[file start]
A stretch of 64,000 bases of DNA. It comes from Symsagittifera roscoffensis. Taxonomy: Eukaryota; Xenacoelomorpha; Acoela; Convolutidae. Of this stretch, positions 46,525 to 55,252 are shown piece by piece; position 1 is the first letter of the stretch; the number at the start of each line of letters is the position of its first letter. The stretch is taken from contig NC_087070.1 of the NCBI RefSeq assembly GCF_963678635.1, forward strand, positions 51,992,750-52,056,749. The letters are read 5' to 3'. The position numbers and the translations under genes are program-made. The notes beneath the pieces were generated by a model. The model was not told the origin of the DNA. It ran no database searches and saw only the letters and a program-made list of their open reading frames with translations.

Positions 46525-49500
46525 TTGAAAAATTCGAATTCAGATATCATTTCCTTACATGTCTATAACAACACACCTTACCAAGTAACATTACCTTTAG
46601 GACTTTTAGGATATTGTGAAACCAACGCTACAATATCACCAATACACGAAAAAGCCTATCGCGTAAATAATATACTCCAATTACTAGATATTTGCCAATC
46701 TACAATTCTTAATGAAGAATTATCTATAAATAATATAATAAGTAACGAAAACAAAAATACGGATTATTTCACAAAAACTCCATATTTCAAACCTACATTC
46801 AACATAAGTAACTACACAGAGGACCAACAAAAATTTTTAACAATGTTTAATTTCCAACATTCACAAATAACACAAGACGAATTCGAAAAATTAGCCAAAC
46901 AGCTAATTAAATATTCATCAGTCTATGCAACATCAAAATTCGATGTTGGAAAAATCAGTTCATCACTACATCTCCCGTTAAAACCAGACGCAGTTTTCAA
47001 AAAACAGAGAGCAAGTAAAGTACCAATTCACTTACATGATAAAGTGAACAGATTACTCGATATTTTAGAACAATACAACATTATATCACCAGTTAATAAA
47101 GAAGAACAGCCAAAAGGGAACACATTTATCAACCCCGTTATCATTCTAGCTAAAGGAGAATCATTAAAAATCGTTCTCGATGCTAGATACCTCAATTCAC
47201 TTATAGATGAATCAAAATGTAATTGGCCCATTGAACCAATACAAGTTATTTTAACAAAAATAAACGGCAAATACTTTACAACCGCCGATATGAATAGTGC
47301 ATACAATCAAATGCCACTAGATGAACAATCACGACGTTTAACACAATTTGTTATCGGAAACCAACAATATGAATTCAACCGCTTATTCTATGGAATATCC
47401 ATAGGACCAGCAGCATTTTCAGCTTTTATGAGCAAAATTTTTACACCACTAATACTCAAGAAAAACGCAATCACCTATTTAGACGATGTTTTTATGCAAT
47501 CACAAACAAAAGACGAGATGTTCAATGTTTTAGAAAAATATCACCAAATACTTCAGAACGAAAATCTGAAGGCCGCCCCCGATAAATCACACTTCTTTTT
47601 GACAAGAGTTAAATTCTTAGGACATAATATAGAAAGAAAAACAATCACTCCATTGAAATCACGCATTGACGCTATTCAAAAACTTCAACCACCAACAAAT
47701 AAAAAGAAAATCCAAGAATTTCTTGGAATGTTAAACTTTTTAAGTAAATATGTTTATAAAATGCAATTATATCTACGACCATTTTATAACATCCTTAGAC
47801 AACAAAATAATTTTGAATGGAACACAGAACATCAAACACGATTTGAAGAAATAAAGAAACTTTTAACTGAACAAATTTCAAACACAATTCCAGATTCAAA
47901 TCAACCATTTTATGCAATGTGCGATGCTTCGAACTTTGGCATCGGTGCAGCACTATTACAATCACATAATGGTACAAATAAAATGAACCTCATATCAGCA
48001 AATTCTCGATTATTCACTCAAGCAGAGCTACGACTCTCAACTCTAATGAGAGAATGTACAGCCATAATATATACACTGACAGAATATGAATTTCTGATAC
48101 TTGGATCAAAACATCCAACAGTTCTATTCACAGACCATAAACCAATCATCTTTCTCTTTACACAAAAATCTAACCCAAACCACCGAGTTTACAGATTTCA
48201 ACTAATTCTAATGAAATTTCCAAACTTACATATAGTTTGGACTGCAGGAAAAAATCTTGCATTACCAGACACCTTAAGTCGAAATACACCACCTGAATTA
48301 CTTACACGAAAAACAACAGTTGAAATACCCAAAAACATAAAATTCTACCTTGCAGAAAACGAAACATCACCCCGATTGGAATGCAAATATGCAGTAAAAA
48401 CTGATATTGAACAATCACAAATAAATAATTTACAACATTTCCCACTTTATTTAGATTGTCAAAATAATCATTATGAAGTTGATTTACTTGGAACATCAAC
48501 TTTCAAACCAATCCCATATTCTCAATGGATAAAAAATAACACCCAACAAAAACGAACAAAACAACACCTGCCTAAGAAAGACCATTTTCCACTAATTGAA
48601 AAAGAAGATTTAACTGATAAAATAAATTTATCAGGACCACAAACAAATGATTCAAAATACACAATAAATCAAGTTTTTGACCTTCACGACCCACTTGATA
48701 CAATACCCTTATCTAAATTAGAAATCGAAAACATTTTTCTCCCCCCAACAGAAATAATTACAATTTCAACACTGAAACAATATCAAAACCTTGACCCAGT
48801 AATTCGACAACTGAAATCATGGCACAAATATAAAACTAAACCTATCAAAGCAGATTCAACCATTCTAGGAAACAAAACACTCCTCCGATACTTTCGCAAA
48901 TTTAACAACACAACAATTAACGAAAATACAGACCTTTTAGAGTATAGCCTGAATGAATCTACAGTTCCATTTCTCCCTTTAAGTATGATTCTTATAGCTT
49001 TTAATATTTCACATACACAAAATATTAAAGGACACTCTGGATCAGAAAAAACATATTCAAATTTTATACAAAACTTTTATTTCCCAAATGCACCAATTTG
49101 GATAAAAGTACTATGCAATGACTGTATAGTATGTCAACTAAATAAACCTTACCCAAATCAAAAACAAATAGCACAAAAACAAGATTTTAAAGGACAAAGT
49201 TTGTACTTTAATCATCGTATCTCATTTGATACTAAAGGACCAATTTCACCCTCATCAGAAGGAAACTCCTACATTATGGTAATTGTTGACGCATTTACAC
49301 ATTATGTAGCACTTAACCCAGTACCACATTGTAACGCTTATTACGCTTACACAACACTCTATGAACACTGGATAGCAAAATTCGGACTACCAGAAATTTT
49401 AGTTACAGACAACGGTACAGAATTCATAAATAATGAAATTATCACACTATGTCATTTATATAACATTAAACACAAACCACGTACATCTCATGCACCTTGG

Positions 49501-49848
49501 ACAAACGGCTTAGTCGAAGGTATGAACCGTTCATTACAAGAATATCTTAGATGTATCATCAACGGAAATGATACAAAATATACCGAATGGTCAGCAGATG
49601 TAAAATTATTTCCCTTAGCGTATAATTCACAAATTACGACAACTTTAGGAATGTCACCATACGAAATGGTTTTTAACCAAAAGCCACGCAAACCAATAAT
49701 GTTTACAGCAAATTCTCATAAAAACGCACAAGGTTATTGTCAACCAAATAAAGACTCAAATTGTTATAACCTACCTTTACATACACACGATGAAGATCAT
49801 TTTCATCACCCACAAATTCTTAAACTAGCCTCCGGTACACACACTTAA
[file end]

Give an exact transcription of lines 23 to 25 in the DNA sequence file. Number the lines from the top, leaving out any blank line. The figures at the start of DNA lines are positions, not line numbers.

48501 TTTCAAACCAATCCCATATTCTCAATGGATAAAAAATAACACCCAACAAAAACGAACAAAACAACACCTGCCTAAGAAAGACCATTTTCCACTAATTGAA
48601 AAAGAAGATTTAACTGATAAAATAAATTTATCAGGACCACAAACAAATGATTCAAAATACACAATAAATCAAGTTTTTGACCTTCACGACCCACTTGATA
48701 CAATACCCTTATCTAAATTAGAAATCGAAAACATTTTTCTCCCCCCAACAGAAATAATTACAATTTCAACACTGAAACAATATCAAAACCTTGACCCAGT